Creative Scotland have issued this statement – “Creative Scotland accepts that the motivation behind the legislation is to ensure that large-scale free events are well run and that audiences and participants are safe; irresponsible organisers often try to avoid the costs of things like stewarding which can put audiences at risk. Local authorities recognise the benefits, for residents and the local economy, that a thriving cultural community brings. Our understanding of the legislation is that individual local authorities can choose which types of events need a licence and how those events are defined – naturally, we expect that councils will interpret the legislation to the benefit of their creative community and would not undermine the healthy development of emerging talent and new audiences.”  There is no mention made in this to say if CS is actively in discussion about the issue, however, 16th Feb. saw Herald Scotland publish this about the CS statement:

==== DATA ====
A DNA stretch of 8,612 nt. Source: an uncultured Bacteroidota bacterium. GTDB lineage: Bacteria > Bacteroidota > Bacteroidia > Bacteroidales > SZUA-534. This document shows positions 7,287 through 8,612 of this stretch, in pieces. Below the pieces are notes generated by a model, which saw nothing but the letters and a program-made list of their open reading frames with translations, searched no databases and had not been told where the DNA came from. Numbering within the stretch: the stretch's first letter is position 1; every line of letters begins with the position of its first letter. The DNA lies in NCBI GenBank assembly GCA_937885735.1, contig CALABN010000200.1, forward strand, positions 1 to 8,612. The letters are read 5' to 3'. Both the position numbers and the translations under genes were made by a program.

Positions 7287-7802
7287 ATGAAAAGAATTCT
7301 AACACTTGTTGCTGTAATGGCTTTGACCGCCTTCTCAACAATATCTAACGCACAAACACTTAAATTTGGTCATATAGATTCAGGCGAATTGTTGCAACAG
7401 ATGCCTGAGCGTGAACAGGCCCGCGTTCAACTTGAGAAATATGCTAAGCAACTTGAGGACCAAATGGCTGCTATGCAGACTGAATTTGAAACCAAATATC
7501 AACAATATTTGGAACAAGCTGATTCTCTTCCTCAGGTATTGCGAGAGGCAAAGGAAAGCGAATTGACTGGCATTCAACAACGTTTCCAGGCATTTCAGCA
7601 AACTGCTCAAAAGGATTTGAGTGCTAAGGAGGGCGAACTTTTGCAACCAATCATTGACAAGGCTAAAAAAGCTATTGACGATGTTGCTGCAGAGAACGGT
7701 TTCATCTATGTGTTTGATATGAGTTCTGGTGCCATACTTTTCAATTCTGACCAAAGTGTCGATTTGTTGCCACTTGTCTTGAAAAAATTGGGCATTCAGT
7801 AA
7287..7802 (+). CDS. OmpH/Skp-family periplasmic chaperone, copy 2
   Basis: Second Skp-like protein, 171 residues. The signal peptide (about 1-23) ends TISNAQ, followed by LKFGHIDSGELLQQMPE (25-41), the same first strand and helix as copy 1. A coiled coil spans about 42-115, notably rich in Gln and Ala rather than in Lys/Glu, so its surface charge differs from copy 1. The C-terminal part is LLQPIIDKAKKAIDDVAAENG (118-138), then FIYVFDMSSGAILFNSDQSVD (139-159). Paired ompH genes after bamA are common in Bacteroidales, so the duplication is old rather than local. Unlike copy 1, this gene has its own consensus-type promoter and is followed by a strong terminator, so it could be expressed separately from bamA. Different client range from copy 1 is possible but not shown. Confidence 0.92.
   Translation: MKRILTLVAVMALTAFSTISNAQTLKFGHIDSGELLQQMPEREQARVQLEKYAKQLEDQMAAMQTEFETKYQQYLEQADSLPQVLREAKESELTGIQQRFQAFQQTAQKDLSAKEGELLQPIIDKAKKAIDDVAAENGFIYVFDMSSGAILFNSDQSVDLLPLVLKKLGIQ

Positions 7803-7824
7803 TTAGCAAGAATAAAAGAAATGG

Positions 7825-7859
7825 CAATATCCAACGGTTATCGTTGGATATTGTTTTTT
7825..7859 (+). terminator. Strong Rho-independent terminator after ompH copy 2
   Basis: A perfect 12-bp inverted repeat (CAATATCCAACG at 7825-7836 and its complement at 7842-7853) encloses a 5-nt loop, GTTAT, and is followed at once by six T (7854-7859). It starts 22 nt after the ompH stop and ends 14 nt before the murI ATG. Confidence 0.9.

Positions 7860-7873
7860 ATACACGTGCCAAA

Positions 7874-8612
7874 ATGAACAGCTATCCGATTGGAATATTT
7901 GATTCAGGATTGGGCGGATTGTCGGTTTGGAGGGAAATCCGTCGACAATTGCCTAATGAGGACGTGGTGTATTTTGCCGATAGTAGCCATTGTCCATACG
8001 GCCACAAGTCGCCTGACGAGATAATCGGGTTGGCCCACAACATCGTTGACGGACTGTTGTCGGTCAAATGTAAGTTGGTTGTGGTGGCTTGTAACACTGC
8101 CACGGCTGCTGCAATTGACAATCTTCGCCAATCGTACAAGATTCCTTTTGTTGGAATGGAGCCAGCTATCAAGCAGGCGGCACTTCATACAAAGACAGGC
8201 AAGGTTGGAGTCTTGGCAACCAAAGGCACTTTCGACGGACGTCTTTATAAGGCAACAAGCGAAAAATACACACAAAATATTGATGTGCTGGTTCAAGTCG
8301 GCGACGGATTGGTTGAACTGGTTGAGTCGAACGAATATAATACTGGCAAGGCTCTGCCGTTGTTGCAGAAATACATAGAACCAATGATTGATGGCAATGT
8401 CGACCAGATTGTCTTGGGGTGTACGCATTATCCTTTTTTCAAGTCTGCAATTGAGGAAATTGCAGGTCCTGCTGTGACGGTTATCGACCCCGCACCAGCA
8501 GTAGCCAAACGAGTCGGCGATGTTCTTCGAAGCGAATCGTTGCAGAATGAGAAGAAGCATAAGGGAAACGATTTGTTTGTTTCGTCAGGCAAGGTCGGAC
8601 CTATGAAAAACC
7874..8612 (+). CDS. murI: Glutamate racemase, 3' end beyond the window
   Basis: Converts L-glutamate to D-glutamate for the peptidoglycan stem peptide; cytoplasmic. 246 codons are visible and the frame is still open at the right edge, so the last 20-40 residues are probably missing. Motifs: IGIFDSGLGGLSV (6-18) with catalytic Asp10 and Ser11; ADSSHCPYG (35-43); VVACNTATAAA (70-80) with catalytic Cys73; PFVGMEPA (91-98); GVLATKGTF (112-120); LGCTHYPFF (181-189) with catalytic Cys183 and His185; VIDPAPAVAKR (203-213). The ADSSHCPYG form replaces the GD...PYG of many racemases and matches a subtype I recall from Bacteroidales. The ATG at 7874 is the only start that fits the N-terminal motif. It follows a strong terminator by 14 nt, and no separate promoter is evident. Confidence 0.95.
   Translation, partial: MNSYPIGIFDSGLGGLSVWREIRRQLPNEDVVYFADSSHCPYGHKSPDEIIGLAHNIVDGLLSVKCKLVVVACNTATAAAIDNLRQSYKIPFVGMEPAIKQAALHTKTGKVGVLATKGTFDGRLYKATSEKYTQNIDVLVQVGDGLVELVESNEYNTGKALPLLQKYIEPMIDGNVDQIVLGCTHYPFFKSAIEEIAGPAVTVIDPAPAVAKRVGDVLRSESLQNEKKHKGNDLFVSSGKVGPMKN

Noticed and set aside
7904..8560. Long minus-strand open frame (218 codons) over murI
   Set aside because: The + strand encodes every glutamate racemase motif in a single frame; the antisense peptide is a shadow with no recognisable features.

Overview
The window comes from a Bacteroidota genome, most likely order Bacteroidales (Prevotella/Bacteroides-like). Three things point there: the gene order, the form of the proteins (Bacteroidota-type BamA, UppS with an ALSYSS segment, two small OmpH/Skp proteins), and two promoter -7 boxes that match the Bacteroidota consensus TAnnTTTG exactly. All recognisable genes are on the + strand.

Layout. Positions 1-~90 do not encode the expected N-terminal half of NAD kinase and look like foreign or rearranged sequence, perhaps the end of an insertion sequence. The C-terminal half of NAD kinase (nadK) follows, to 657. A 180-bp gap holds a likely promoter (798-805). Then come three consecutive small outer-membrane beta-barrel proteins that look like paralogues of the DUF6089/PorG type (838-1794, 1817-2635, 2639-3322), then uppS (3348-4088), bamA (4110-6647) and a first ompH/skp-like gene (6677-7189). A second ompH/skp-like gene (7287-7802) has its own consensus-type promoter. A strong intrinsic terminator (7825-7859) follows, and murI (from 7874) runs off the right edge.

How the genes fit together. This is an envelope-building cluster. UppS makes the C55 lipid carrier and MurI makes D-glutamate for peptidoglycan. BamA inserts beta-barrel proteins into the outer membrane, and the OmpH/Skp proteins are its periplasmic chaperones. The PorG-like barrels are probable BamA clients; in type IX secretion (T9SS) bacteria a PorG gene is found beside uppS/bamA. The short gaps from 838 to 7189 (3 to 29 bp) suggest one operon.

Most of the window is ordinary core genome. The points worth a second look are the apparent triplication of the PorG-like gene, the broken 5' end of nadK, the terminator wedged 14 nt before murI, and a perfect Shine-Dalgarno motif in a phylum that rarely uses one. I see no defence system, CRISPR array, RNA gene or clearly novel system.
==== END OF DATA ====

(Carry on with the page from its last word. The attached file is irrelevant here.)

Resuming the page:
The concensus at this time seems to be that the amendment to Section 41 will be addressed in the light of the vociferous campaigning and concerns raised. Glasgow City Council and the Scottish Government are likely to also be going over who, exactly, controls the level and application of PEL fees – there seems to be a certain uncertainty in that area as to what Scottish Government legislation requires specifically and what is at the discretion of individual councils.

Here you can read an official ‘pledge’ from Glasgow City Council:

Council works to protect art scene from legislation (or from its initial interpretation of legislation – waiting to hear more on that)

Statement from Equity, 20th February 2012: